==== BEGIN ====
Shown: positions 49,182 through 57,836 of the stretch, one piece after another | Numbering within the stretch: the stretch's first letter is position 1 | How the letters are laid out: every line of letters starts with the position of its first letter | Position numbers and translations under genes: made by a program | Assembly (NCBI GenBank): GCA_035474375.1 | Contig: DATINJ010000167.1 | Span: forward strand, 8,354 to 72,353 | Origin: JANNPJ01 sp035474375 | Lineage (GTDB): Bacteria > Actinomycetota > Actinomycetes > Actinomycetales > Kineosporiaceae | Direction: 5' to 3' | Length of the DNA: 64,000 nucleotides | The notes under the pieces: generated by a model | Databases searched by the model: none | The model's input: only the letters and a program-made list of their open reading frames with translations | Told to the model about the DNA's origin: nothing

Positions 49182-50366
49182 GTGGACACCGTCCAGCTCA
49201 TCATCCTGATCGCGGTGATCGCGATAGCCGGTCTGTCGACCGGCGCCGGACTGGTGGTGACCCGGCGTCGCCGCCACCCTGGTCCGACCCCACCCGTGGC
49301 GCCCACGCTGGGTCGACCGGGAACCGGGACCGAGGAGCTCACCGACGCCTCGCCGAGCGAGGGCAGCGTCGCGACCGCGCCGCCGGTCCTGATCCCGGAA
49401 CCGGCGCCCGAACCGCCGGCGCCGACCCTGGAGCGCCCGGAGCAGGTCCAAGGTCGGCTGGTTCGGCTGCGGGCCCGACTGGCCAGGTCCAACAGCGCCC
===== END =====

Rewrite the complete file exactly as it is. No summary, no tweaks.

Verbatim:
Shown: positions 49,182 through 57,836 of the stretch, one piece after another | Numbering within the stretch: the stretch's first letter is position 1 | How the letters are laid out: every line of letters starts with the position of its first letter | Position numbers and translations under genes: made by a program | Assembly (NCBI GenBank): GCA_035474375.1 | Contig: DATINJ010000167.1 | Span: forward strand, 8,354 to 72,353 | Origin: JANNPJ01 sp035474375 | Lineage (GTDB): Bacteria > Actinomycetota > Actinomycetes > Actinomycetales > Kineosporiaceae | Direction: 5' to 3' | Length of the DNA: 64,000 nucleotides | The notes under the pieces: generated by a model | Databases searched by the model: none | The model's input: only the letters and a program-made list of their open reading frames with translations | Told to the model about the DNA's origin: nothing

Positions 49182-50366
49182 GTGGACACCGTCCAGCTCA
49201 TCATCCTGATCGCGGTGATCGCGATAGCCGGTCTGTCGACCGGCGCCGGACTGGTGGTGACCCGGCGTCGCCGCCACCCTGGTCCGACCCCACCCGTGGC
49301 GCCCACGCTGGGTCGACCGGGAACCGGGACCGAGGAGCTCACCGACGCCTCGCCGAGCGAGGGCAGCGTCGCGACCGCGCCGCCGGTCCTGATCCCGGAA
49401 CCGGCGCCCGAACCGCCGGCGCCGACCCTGGAGCGCCCGGAGCAGGTCCAAGGTCGGCTGGTTCGGCTGCGGGCCCGACTGGCCAGGTCCAACAGCGCCC